Problem Number Two: One of the really neat things about biomedical research is how much we don’t know. There are huge, important things going on in cells right now that we really have no idea about, and we’ve seen this proven many times over the years (the various small RNA interference mechanisms are one example). So any attempt to get any kind of full picture of what’s going on, should, with an honest and useful readout, come back as “Insufficient Data For Meaningful Answer”.
That doesn’t mean that you can’t find new things by this literature-collating approach. Inside limited fields, there should be sufficient data, for one thing, and if Watson is really good, it might be able to discern that certain mechanisms have to exist that haven’t been discovered yet. That sort of result would impress me greatly, and it’s definitely not impossible for it to be realized. Just really hard. But it’s going to also be very hard to know when you’re working on a question that has enough data and when you’re spinning your wheels, sort of like it can be hard to know if you’re in a local minimum or a global one.
Problem Number Three: This might be a big one. From what I understand, a key feature to any machine-learning approach is having negative data for it to work with as well as positive (which makes sense). The problem is, the literature is extremely sparse on negative results. There are so many things that have been done that have not worked, and we’re just sort of taking that information and tossing it aside. Now, it’s not so straightforward to use it, either, because there are an infinite number of reasons that an experiment can give you negative results, starting with “something screwed up”, and it’s notoriously hard to tell what happened. But there are indeed solid negative results out there, real hypothesis-wreckers, that never get reported because there are fewer places to report them.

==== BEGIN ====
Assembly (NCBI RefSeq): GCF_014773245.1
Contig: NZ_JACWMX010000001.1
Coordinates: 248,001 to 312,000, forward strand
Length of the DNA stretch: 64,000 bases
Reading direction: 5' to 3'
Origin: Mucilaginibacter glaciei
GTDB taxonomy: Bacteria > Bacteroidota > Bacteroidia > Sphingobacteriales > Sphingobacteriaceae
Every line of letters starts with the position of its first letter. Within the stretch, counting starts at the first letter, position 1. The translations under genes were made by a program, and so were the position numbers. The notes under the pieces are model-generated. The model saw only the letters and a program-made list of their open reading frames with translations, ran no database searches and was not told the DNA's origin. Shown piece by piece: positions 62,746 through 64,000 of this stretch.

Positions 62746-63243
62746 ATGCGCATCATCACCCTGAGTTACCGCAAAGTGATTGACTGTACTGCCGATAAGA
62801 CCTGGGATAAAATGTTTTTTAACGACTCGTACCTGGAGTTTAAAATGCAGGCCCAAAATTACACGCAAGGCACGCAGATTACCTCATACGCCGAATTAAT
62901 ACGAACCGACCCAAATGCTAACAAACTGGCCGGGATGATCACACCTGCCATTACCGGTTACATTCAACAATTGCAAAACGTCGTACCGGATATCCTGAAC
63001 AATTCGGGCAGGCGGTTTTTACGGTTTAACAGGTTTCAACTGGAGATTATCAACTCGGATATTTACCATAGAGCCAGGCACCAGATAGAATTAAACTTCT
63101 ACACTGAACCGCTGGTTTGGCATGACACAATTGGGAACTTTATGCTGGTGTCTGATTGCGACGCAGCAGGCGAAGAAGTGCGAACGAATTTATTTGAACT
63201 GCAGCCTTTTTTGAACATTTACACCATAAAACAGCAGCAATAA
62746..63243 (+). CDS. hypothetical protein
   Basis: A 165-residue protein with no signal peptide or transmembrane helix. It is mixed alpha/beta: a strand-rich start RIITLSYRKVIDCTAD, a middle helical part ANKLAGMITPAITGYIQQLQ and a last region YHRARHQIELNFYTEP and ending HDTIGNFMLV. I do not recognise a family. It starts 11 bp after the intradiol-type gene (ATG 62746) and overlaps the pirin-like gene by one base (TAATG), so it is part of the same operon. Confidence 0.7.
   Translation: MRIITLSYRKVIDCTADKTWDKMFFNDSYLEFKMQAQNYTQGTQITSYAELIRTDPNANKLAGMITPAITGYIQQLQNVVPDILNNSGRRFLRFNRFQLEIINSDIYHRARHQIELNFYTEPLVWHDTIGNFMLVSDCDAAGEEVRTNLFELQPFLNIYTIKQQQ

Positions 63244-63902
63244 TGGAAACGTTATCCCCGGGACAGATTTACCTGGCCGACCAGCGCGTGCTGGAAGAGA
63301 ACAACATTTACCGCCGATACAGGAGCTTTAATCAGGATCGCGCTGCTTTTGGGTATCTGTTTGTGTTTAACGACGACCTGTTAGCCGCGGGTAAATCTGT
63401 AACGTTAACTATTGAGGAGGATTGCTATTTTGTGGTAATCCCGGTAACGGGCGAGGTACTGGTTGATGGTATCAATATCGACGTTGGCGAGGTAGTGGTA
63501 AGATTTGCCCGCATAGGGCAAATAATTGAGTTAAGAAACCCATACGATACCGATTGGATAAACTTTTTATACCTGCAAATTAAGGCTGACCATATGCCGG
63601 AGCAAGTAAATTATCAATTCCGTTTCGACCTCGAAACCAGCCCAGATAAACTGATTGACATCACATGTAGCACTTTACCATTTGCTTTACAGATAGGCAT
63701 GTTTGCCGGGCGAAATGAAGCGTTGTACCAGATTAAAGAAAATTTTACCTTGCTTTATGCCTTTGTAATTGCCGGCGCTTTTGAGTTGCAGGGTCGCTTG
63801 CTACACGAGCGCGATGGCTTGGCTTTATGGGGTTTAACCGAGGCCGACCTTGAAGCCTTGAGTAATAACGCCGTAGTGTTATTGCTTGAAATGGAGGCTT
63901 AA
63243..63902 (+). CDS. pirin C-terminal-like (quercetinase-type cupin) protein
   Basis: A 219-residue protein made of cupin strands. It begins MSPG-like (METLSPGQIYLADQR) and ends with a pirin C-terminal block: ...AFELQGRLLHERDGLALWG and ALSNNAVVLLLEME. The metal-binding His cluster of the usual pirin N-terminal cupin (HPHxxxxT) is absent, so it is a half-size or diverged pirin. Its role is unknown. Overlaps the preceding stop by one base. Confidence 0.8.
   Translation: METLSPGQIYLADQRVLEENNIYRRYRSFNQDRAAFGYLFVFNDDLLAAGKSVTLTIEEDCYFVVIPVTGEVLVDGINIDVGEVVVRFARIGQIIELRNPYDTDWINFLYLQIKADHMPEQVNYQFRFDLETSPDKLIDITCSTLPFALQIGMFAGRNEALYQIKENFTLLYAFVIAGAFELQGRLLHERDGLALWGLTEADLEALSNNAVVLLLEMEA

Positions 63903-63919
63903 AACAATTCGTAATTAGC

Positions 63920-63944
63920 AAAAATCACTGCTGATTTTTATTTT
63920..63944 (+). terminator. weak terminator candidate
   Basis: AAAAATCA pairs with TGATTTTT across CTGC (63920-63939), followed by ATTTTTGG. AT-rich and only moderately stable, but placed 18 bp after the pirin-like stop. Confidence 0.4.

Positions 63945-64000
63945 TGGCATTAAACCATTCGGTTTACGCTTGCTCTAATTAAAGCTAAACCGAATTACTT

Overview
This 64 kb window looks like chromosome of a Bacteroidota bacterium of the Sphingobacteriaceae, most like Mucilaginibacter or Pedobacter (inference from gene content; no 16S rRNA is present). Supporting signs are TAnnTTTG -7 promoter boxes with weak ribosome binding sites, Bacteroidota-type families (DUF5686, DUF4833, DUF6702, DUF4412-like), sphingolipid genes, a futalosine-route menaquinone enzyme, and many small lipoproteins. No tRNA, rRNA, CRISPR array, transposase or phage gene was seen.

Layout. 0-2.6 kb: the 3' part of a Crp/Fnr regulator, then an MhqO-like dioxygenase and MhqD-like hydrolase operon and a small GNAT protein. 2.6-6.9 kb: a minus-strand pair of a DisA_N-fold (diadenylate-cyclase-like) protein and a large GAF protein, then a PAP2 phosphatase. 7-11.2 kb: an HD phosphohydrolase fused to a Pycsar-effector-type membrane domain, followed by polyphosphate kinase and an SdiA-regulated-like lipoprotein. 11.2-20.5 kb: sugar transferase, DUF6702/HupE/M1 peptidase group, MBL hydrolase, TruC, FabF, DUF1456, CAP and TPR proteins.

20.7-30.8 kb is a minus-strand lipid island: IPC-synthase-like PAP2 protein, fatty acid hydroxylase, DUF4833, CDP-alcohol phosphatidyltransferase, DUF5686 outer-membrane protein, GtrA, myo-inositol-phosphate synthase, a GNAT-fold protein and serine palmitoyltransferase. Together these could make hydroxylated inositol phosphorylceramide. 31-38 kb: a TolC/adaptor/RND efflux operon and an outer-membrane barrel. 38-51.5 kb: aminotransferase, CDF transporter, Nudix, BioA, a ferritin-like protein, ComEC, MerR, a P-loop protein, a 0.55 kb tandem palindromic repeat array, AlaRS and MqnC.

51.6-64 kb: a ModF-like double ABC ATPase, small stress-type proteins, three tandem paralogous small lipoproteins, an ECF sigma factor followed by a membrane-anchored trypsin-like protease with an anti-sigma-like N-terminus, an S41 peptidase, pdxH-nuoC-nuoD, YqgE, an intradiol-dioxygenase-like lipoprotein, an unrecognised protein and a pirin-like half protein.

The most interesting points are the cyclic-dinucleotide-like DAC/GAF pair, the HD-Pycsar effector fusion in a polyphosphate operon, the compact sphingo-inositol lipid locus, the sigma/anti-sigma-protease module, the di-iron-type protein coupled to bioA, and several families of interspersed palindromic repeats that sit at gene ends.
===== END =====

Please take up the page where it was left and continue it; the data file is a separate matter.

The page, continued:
Problem Number Four: Taken together, these difficulties will place some tricky bounds on the answers that a machine learning system can give you by rooting through the biomedical literature. Depending on how the software is tuned up, I can imagine that you could easily end up underinterpreting or overinterpreting (just as in the statistical problem of fitting a model to a set of data). The first case will give you that “insufficient information” answer to every single interesting question you ask, and will only tell you things that you already know (or should have known, anyway). The second case will give you spurious correlations that you have no good way of knowing are spurious. Ideally, these would come out ranked by confidence – I would also be very impressed if such software were to rank them by testability as well, but I think for now that’s going to be a job for us humans.
What I don’t know is what the gap is between these two extremes. It might be pretty narrow, with Watson giving you either way too little to work with or way too much. The latter situation, a big ol’ steaming heap of false positives, is arguably the worse of the two. I hope that we’ll eventually hear something (well, other than happy-talk) about how this has worked out for Pfizer, but if we hear nothing at all, that’s hearing something too, isn’t it?